To complement modern farmhouse furniture, opt for metal details in lighting and cabinet hardware, and bring in accessories that feature wood and metal, along with those made from natural materials like wicker and rattan. But be mindful not to overdo it with accessories – rooms should be calm and uncluttered.

The modern farmhouse kitchen

Interior view of open plan kitchen and dining area.

(Image credit: Brent Darby)

Farmhouse kitchen ideas continue the happy blending of contemporary and traditional elements. Think fuss-free sleek Shaker style cabinetry with brushed metal handles, oversized industrial light fixtures and a large, raw wood dining table for family and friends to gather around. With appliances, stick to modern stainless steel and avoid retro shapes and colors.

If your home has architectural features, bring them into the design of the kitchen. 'I am a firm believer that structural details like beams shouldn’t be hidden or changed in any way,' says kitchen designer Tom Howley. 'The beauty of working within architecturally diverse properties is that the briefs are further defined. All designers love working within a brief. It helps to direct your design ideas, and instead of limiting you, these restrictions can actually provide further platforms for great design if you consider the possibilities rationally and creatively. For the perfect modern farmhouse kitchen, incorporate these architectural details into your overall scheme.'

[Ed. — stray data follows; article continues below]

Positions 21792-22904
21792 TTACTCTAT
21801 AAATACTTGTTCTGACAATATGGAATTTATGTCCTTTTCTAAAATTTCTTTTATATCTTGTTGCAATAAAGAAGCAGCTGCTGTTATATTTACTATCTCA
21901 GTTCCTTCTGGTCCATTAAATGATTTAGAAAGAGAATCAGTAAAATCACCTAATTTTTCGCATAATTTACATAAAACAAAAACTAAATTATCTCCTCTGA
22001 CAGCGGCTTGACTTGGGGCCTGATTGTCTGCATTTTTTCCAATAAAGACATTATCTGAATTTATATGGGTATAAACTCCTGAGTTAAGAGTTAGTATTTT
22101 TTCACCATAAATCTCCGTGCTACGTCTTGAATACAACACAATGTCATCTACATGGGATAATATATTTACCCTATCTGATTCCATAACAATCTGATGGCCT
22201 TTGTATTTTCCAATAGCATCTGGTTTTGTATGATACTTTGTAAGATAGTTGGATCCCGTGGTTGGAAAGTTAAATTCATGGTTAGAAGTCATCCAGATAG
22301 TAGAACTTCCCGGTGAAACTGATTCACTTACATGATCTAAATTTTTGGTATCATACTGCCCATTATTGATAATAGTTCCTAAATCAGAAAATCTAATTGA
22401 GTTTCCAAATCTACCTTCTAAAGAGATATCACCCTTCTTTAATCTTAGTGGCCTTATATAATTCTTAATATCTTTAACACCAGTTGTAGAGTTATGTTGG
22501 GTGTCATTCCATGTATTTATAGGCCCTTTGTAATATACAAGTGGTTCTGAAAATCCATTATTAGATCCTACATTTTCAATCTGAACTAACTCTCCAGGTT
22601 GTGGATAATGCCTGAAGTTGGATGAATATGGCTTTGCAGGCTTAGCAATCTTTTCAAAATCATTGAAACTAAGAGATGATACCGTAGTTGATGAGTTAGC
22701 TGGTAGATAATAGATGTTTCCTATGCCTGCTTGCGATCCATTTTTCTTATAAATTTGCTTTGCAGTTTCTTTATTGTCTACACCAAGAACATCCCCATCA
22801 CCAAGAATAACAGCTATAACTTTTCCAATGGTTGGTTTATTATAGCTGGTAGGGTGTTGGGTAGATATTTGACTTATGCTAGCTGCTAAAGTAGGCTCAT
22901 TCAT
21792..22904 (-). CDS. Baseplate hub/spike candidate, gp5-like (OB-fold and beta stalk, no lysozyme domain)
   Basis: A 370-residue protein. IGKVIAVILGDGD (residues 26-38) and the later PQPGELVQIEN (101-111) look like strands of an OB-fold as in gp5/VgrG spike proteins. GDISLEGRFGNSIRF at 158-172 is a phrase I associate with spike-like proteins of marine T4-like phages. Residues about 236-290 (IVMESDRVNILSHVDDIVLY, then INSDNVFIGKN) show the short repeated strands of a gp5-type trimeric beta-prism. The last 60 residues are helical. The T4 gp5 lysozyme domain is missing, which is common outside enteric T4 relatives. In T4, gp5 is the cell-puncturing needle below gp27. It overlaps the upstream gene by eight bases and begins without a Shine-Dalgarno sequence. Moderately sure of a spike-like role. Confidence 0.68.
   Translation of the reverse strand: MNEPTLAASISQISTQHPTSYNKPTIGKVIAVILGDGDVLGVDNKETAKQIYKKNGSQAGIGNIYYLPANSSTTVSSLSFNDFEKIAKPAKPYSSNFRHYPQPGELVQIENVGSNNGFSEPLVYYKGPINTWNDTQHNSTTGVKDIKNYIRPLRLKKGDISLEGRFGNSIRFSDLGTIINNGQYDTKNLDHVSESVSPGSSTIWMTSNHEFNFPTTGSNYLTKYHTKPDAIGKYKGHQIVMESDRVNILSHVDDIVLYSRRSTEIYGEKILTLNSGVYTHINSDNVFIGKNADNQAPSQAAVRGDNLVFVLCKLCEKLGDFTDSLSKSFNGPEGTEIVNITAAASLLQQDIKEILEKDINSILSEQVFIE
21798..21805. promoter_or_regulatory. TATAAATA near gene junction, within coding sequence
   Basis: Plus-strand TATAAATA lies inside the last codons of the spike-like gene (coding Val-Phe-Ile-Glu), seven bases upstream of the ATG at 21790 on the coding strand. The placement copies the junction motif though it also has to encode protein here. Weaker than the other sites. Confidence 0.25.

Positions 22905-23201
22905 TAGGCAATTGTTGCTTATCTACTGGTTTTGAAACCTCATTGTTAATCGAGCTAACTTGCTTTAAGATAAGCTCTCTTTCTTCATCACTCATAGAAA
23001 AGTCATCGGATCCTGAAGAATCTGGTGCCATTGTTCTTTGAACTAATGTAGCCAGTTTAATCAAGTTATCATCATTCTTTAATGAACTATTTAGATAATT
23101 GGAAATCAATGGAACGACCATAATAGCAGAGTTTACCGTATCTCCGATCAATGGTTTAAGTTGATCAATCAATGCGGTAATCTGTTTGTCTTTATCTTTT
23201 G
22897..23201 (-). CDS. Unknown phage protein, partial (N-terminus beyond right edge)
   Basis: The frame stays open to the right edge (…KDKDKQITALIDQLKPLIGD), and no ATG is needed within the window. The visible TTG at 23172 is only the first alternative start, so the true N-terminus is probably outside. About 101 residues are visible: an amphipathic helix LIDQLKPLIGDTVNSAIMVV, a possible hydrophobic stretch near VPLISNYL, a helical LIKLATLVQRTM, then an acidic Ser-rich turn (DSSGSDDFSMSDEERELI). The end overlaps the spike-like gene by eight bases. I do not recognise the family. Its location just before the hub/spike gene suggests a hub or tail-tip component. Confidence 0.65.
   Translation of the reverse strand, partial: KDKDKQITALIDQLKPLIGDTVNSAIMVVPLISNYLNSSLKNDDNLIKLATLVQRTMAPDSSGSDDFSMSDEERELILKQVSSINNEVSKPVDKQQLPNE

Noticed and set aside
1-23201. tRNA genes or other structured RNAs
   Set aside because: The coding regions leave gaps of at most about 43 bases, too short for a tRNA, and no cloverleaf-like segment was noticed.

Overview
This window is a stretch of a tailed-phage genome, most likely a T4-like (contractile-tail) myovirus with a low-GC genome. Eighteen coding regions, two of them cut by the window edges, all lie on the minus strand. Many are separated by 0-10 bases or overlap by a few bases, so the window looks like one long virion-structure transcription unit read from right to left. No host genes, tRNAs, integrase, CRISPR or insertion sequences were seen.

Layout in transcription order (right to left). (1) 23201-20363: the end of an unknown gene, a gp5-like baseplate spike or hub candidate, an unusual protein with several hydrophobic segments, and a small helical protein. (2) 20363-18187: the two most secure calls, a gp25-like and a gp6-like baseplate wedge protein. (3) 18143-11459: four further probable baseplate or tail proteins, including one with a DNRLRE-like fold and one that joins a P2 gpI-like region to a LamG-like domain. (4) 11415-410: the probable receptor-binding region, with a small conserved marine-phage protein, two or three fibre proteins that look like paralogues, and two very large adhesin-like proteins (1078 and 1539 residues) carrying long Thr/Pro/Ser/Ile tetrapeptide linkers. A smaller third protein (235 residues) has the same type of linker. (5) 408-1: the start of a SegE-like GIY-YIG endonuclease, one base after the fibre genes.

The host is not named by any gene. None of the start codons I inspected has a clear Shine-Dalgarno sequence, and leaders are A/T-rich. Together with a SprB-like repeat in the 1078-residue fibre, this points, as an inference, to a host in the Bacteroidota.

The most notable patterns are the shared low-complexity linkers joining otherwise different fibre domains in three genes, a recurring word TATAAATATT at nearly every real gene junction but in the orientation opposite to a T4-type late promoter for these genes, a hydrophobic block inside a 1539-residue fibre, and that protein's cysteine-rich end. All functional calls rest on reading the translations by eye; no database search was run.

If the room has original flooring this needn’t compromise the functionality of the room. 'In many older homes, the flooring can be uneven,’ explains Tom. ‘You may be unable to correct or straighten original flooring to stop the cabinetry from opening or closing of its own volition. And anyway, it would be such a shame to tamper with original flagstone or wooden floorboards. We use magnets in our cabinetry to correct this instead.'